Starting university is an exciting time; you’re moving to a new place, meeting new people, and partying almost every night. I loved my first few weeks at university, they were some of the most enjoyable of my life. The only issue I had was overspending; budgeting was a hard habit to learn and one that I wished I’d learned sooner. (A few too many times my parents had to bail me out.)


My advice to new university students would be to get to grips with money management sooner rather than later, and you’ll have a better experience as a result. I learned the hard way, but you don’t have to. I’m actually heading back to university in a couple of weeks myself to begin my Master’s degree and I am going to ensure that this time around I keep my finances firmly in check.


Want to know how I plan on doing this? Take note of the tips and advice below!


Create a budget and stick to it


One of the most important things that you can do is create a budget and stick to it. Whether you’re an undergraduate or a postgraduate, you need to sit down and take a long, hard look at your finances. Look at what you’ve got coming in from work, loans and any bursaries that you’re entitled to, and then work out what you will need to pay each month. Don’t just calculate costs like rent, bills and food, it’s also important to calculate how much money you will need for social activities with your friends. Nights out, day trips, and other activities don’t come cheap, so budgeting for them is essential.


Do your food shop online


To ensure that you keep your food shop at an affordable price, consider doing it online. That way you won’t be tempted to add things to your trolley that you don’t need and you can keep an eye on the price as you add things to your basket. Plus, it’s far easier to compare food shopping prices online as you can more easily look at different brands.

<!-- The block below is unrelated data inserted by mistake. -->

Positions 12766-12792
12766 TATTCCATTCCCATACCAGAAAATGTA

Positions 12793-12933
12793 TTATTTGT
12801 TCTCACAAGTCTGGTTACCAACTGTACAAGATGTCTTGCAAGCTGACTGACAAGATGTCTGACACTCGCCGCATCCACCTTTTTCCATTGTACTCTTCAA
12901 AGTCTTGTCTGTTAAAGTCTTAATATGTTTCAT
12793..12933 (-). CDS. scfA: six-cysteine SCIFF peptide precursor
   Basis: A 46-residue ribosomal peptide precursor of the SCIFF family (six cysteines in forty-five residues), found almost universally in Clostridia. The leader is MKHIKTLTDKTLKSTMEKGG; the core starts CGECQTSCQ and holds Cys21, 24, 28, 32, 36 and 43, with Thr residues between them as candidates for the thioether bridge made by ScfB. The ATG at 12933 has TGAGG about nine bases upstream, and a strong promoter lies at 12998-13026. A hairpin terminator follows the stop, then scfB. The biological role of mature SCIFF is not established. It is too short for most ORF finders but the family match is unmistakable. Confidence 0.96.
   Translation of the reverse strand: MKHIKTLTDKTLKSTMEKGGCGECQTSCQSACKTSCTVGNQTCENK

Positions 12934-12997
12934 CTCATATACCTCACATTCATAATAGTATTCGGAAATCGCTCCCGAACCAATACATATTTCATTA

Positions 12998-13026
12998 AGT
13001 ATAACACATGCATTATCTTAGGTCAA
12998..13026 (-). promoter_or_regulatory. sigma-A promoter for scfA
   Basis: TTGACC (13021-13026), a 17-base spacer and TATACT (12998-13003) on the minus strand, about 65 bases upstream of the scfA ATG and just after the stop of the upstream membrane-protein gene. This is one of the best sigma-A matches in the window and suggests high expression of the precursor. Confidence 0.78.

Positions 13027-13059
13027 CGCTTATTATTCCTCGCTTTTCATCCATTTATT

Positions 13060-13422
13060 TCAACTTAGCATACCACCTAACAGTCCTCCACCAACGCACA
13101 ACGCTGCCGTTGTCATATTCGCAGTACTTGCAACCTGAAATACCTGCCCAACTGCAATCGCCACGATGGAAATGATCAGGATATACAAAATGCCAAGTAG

Separate your funds


When it comes to your funds, it’s a good idea to keep the money for your tuition and rent in a seperate account to your money for spending on day-to-day life, as that way you know that you won’t accidentally eat into your funds for paying for your course or for your rent. (This was a lesson I learned early on and swear by when it comes to student spending – it really is life-saving.)


Take advantage of smart banking


Back when I was an undergraduate in 2011, smart banking wasn’t really a big thing, but today it is and it’s so useful. If you are going to stay on top of your spending as a student, it’s important that you utilise smart banking – it really does help. You could even opt to open a smart bank account, such as one from Think Money – their accounts are designed to be easy to manage, which is what I love about them.